Emily Davis, author of the new book Fundraising and the Next Generation, has been working in the nonprofit sector as an , staff member, , , board member, and volunteer for over 15 years. Here she offers some helpful tips for creating your own next-gen event.
More and more nonprofits are planning to host or are hosting events for young professionals as a way to raise money for their organizations and bring awareness to their causes. Next-gen professionals are taking it upon themselves to organize their own events benefiting organizations they care about.
Young professionals’ events are useful in a number of ways:
• Introduces your organization to young professionals.
• Raises money for your cause.
• Opens up new networks for your organization through young professional donors already connected.
• Creates ambassadors for your mission.
• Provides an entry point into new relationships.
Before you host an event targeted towards young professionals, be sure to follow the steps below. Have planned and strategicand calls to action after the event.
Here are five easy steps to creating a young professionals’ event:
1) Recruit existing next gen volunteers and/or donors to organize a fundraising event. Your organization will need at least three individuals to start the planning. Be prepared to use staff time to support the group before recruitment starts.
2) Develop the planningby organizing fun and meetings. Ask the founding members to recruit one or two of their peers onto the . Provide training about fundraising and orient these individuals to your organization by hosting site visits and more.
3) Set clear expectations and include goals and parameters including budget. Position the planningfor success and ask what they need from staff and others to support their efforts. Provide examples of other successful events and be willing to take innovative strides.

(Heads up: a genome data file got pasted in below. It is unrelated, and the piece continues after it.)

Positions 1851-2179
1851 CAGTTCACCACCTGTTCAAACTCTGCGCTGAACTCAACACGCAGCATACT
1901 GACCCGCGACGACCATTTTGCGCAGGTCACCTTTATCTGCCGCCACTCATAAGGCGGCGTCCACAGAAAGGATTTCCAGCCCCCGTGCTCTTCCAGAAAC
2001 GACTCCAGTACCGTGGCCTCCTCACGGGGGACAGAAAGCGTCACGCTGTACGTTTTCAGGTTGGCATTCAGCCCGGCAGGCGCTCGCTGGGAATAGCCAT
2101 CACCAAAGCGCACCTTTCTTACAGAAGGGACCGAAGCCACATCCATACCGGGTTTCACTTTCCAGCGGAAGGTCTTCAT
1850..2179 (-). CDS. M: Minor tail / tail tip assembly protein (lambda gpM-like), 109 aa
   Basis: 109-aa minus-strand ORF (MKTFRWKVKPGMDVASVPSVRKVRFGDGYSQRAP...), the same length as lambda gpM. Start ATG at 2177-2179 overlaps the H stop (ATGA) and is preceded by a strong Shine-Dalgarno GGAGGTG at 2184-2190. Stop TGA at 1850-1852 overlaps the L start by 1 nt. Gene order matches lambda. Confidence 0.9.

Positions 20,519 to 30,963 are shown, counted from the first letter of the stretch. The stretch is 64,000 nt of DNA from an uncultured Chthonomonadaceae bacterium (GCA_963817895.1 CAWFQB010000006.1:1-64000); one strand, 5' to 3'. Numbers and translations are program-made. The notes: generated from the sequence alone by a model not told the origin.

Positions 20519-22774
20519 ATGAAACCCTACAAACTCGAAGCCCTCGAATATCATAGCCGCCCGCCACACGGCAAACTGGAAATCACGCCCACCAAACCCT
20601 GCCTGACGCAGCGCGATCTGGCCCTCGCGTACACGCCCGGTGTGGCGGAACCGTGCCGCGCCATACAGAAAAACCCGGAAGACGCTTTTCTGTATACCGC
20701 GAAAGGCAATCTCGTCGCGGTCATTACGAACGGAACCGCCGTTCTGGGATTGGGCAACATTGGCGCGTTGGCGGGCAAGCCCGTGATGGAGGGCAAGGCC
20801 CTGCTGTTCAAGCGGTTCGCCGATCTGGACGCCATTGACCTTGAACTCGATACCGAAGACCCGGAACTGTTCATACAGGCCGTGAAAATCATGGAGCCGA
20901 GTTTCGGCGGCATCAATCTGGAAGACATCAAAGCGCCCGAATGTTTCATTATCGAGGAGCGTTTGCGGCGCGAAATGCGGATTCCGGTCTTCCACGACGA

4) Enjoy a great event and collect contact information from attendees. Be sure to demonstrate the value of getting involved with your organization. Ask that at least one board member and/or theattend and possibly welcome attendees.
5) Evaluate the event and process.Learn what worked and what didn’t work in executing the fundraising event and in the planning.There will always be mistakes to learn from so be prepared for that experience.If it doesn’t help you raise your fundraising goal, don’t be discouraged.It typically takes several tries to get the system to help you reach your goals.
Events are a great way to engage young professionals in the planning and provide a rewarding experience – remember the planning process and theare just as important as the event itself.
One of the strongest organizations out there doing this is GenNext through the United Way of Greater St. Louis. Watch and learn from other organizations to learn the best practices that might fit for you and your nonprofit.
What are some positive examples of next gen or young professionals’ events you have seen? What are some things to avoid? Share your stories here.